Nick Redfern is a prolific author and researcher in the field of Fortean phenomena. Derived from the name of Charles Fort, this includes all and sundry peculiar phenomena, mostly neglected, often ignored and sometimes ridiculed by the scientific establishment. From anomalous observances in the skies to hairy beasts gallivanting in the woods, Redfern has tackled much of it. His no-nonsense style has garnered him a small, but dedicated following.
BOOKGASM: It’s been suggested that much of the secretive data compiled on all this oddball phenomena resides within corporations instead of the government, outside the reach of the public. Do you think NASA’s outsourcing its manned space flight fits this scenario, and are there any indications of such in your research?
REDFERN: I have never come across any hard evidence to suggest that the significant data is farmed out to private entities and corporations. And by evidence, I mean evidence. Not the unverified words of some “Mr. X” type. But, this is certainly a theory that a lot of people talk about, particularly in the Disclosure movement; as well as people who buy Col. Philip Corso’s story concerning Roswell.
It could be true, but I think the theory is primarily suggested because researchers have failed to get definitive answers from the government. So, they look elsewhere. My view is that it could just as easily be buried very deeply in government.
For me, if people think the answer lies outside government, because they personally can’t get answers from within the government, then they need to get a grip and intensify their research. No government that might be sitting on highly classified UFO data is going to give it up easily. And, despite what many think, secrets can be kept very well-hidden for years. So, I view it that while some research probably has been shared with private corporations, it’s still the intelligence world that is pulling the strings.
BOOKGASM: Who constructs these secret facilities? Instead of looking for the high level commanders and generals, anybody ever look into Army Corps of Engineers or Halliburton’s truck drivers?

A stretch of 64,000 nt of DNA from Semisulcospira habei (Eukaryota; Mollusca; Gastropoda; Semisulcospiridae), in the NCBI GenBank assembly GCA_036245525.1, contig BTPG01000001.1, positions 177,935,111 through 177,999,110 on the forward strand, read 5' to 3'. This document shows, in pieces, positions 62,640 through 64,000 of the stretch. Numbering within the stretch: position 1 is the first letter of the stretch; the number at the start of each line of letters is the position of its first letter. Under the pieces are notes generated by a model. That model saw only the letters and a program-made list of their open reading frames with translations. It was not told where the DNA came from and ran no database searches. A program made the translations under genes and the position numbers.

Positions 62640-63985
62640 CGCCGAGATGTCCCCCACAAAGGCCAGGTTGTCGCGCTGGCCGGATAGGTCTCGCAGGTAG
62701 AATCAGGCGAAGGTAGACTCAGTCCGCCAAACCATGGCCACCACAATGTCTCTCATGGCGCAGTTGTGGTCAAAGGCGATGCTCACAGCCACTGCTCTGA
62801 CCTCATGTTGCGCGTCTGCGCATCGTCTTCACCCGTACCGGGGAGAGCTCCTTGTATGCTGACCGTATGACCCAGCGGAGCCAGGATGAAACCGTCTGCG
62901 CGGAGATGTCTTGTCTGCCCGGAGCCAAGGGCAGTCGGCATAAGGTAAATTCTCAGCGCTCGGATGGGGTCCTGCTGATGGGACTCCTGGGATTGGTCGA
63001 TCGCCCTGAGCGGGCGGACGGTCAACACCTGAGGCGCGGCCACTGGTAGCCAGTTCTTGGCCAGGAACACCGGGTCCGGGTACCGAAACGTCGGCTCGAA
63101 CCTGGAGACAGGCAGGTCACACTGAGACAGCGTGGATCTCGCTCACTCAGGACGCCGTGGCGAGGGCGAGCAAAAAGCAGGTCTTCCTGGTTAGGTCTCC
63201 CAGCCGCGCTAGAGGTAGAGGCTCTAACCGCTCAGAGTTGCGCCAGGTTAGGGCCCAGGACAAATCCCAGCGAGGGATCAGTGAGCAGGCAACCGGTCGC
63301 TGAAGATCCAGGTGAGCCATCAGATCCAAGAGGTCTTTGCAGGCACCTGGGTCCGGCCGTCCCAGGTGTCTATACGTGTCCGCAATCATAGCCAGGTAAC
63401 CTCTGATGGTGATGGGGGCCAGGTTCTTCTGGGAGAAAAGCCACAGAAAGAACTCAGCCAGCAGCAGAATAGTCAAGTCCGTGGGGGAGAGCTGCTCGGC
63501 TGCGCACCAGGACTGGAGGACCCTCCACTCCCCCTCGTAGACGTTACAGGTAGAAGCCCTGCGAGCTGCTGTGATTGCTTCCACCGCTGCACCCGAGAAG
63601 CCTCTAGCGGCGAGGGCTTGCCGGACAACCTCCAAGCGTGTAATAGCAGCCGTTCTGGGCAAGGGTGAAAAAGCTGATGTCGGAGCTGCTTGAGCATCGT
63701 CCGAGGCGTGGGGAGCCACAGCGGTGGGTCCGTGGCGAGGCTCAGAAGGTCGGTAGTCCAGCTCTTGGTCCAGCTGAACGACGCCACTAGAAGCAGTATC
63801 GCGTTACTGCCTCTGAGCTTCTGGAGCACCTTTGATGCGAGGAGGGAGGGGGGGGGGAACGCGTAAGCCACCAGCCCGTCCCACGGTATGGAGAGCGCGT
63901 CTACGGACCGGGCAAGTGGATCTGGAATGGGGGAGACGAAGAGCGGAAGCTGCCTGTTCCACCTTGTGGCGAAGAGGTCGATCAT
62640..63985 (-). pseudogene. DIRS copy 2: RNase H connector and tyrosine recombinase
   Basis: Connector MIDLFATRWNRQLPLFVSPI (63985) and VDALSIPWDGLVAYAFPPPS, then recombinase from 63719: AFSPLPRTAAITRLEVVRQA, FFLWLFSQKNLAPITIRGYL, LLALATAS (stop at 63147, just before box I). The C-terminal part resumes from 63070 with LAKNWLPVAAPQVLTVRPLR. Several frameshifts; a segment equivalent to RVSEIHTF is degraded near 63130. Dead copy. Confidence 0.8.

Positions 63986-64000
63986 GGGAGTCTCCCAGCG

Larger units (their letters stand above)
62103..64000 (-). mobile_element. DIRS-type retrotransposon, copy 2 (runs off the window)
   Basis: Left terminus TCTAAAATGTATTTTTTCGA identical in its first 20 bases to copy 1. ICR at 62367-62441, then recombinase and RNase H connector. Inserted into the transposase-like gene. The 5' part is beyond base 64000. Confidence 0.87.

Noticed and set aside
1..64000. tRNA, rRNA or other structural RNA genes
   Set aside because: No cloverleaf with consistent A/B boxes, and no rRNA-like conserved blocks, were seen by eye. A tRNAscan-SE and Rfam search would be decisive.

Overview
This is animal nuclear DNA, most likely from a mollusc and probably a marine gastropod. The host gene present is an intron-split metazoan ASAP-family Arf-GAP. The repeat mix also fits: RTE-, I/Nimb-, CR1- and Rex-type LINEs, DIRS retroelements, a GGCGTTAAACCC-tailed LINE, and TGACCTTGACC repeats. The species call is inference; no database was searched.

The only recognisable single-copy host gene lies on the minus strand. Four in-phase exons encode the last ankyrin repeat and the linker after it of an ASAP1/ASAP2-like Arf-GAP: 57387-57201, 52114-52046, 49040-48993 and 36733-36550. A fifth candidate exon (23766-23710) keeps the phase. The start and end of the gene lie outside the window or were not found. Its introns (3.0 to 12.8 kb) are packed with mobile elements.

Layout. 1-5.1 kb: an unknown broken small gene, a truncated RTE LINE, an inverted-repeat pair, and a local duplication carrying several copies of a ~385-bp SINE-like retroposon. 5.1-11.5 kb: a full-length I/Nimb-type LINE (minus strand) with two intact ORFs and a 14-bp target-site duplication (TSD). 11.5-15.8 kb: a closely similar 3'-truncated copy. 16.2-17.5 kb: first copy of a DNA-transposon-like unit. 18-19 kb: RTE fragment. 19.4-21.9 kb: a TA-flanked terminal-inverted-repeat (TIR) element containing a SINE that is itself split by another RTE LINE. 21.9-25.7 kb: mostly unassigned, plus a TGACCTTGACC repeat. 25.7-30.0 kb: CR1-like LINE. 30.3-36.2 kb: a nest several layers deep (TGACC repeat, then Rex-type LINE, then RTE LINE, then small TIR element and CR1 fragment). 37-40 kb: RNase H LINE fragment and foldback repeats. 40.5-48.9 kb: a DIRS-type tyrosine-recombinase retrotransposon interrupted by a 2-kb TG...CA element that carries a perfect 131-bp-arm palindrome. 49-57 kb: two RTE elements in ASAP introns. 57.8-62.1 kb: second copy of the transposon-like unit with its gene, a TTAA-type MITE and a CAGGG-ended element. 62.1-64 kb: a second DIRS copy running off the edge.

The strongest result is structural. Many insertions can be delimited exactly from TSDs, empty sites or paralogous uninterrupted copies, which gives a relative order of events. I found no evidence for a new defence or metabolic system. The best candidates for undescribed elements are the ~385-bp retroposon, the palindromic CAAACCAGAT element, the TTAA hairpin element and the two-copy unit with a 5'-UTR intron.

REDFERN: Yes, much of the construction of official facilities — in fact, nearly all of it — is done by the private sector. The idea that CIA personnel built the CIA headquarters at Langley, Va., is a crazy scenario. All these agencies — whether government, military or intel — have companies that build them, and who have long-standing government contracts.
Although, I doubt if many of the construction workers would know much. After all, they would be building the bunkers. If alien bodies and crashed UFOs exist, they certainly might end up in those bunkers. But the guys who built them wouldn’t necessarily play any role in what gets taken there after their construction.
BOOKGASM: You’re careful in your work not to take definitive positions on anything you can’t prove, and it’s difficult to prove anything in this field. But to make it personal, what would you say to those who think it’s all bunk, tinfoil hats and loonies? Why should you care?
The reason I don’t take a definitive stance is because when it comes to UFOs, we specifically can’t prove anything. We have a lot of theories, ideas and data. But we don’t have enough that we can nail to the wall and say UFOs are 100 percent alien or interdimensional, or time travelers or something else. That’s why I hate organized religion. All religions will say there is proof of this or that. No, there actually isn’t.
What these people have is faith and belief, and both are very different to verifiable, provable evidence. I don’t mind if people have faith and belief when it comes to UFOs or religion, providing they admit that’s all it is, rather than hard fact. So, I don’t deal with faith and belief. I deal with facts. And hard facts in Ufology are tough to find. So, that’s why I’m always careful to point out what we know from what we believe or think — which are very different things.
What would I say to those who think it’s all a load of crap? Why would I waste my time in saying anything? And when you say, “Why should you care?” the answer is simple: I don’t! If people are interested in the things I write, that’s great. But I’m not going to lose even a minute of sleep because someone disagrees with me.
So what? Everyone has an opinion on all sorts of things. I could not care less about trying to convince the world I’m right. Rather, I’m interested in sharing my data with those readers, friends and colleagues who are interested in similar things to me. If people don’t like me or what I do, fuck ‘em.
BOOKGASM: Finally, if someone wants to follow you down the rabbit hole, where do you start? Do you have a couple of favorite in-print books you’d recommend as starting points?
REDFERN: Yes, there are several that definitely spring to mind: Jacques Vallee’s MESSENGERS OF DECEPTION; John Keel’s OPERATION TROJAN HORSE and THE MOTHMAN PROPHECIES; Tim Good’s ABOVE TOP SECRET; and Greg Bishop’s PROJECT BETA. In very different ways — but very good ways — they all shed careful, thought-provoking light on certain aspects of the UFO mystery. —JT Lindroos